Responsive Design

Allowing users on mobile devices to access Photo Album had been requested by many of our customers. GoSpotCheck is designed to enable field teams to do great work. This means our users are on a variety of devices and our products should be accessible on the devices they're using. Throughout the design process, we considered how every screen should dynamically change to optimize the experience based on the device and screen size being used. A great example of this is how a user selects photos. On mobile devices a user cannot hover over a photo with their mouse and then click on it to select the image. When we recognize a user is on a mobile device, we added a ‘Select’ button that opens a select mode where the user can then simply tap on photos to select them.

Photo Grid Updates & Photo Detail View

As we conducted our user research interviews, it was clear that users are looking for small details in the photos to accomplish tasks such as counting facings in a cooler or checking the promotional price tag on a display. While metadata was important to users, in Photo Album, it was overlaid on the photo itself, often obscuring parts of the image. This caused the user to have to turn the metadata off and on when reviewing photos. Additionally, while Photo Album could expand the photo in a new tab, this tab did not include any of the image's metadata. Users needed the ability to view a photo at full size alongside the corresponding metadata. We wanted to allow the users to see the photo without the data covering the image, so PhotoWorks shows the details below the image on a card style layout. In addition, clicking on the image takes the user to a full screen detail view where they can see the image with all of the metadata associated with it in a single view. If they are auditing a set of photos, they can even navigate through photos from the detail view without returning to the grid. 

Selecting Photos

If you used Photo Album before, you may have noticed that the interaction of selecting a photo has changed. In the past if you clicked anywhere on the photo it would ‘select’ that photo. Now in PhotoWorks, you select the circle in the top right to select the photo. This was changed so that if you click on the photo itself, it takes you to the new photo detail view. When testing this with users that weren’t familiar with Photo Album, it was clear to them that clicking on the photo would take them to the detail view and they would need to select the icon in the corner to actually select the photo.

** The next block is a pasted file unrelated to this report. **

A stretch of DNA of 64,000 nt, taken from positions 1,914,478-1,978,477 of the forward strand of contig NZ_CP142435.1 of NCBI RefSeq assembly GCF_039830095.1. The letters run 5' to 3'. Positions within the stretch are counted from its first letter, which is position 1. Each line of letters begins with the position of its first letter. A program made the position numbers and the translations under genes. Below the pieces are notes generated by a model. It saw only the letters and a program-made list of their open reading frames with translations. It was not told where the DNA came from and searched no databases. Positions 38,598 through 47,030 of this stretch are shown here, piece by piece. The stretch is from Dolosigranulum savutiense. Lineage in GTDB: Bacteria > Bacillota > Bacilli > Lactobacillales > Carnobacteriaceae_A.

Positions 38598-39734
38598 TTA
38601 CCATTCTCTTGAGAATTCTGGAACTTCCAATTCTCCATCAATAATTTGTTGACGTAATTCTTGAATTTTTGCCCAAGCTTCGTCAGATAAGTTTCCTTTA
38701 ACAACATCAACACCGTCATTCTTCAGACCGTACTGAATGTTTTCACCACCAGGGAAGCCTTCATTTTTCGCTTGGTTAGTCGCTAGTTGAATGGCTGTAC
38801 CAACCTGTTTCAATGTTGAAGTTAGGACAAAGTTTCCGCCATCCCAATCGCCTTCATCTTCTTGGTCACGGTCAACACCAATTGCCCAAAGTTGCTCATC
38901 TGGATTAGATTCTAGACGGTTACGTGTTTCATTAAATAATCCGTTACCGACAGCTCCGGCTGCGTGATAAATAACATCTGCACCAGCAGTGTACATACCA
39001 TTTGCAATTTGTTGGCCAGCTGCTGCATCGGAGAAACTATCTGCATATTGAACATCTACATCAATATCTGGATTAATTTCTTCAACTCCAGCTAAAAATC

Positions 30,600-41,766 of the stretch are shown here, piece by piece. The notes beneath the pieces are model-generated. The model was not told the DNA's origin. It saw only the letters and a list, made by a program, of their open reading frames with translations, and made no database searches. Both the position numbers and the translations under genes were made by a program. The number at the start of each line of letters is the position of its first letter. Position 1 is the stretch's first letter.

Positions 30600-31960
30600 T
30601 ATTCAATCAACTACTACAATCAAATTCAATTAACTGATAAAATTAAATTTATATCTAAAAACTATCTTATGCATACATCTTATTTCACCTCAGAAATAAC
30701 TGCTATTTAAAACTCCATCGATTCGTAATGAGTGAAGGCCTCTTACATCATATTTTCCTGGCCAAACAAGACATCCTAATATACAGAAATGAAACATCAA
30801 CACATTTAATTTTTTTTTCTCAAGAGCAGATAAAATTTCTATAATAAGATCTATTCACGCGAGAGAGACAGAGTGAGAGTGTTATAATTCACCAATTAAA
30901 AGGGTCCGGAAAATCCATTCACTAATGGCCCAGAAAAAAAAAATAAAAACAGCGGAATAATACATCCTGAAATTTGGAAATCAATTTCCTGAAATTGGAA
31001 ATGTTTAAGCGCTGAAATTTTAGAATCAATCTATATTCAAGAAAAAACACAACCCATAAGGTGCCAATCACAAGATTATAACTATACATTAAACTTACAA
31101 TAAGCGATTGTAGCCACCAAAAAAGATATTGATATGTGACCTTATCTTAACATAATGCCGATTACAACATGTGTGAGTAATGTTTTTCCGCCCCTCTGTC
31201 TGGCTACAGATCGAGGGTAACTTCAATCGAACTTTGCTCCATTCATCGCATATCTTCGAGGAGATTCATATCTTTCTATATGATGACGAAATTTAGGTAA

During our beta period, we received some additional feedback that users would still like to access the detail view even after they have their photos selected, so we are taking that feedback and iterating on the design. Coming soon, if you hover over a photo you can click on the ‘Zoom’ icon in the lower right of the photo you can still access the photo detail view.

Pro Tip: you can also try holding down the CMD or ALT key and dragging your mouse over photos to select them as well.


Some of our customers have can be hundreds of thousands, if not millions of photos in their PhotoWorks library. But no matter the size of the library, it is critical to be able to narrow down and locate the subset of photos you are looking for as quickly as possible. During our research interviews, several participants found the filters in Photo Album to be cumbersome. One of the biggest problems with filtering was that they were not relational. Users would select a handful of values, apply the filters, and then find out that no photos matched those filters and have to start over. This was extremely frustrating and inefficient.

In PhotoWorks, the filters "talk" to one another, so once a user selects a filter, other filters narrow down to options that match that first filter's criteria. Having the filters displayed in a side panel meant that the dropdown area was small and most values were truncated, another reason we decided to move them to the header above the photos. In addition, the dropdown would close after every selection and the user would have to start searching again, a waste of time if they wanted to quickly select multiple similar values. The dropdown now stays open after a user selects a value until they click outside of the dropdown. We’re hoping all of these changes will improve the filtering experience and reduce the amount of time it takes for our customers to find the precise photos they are looking for.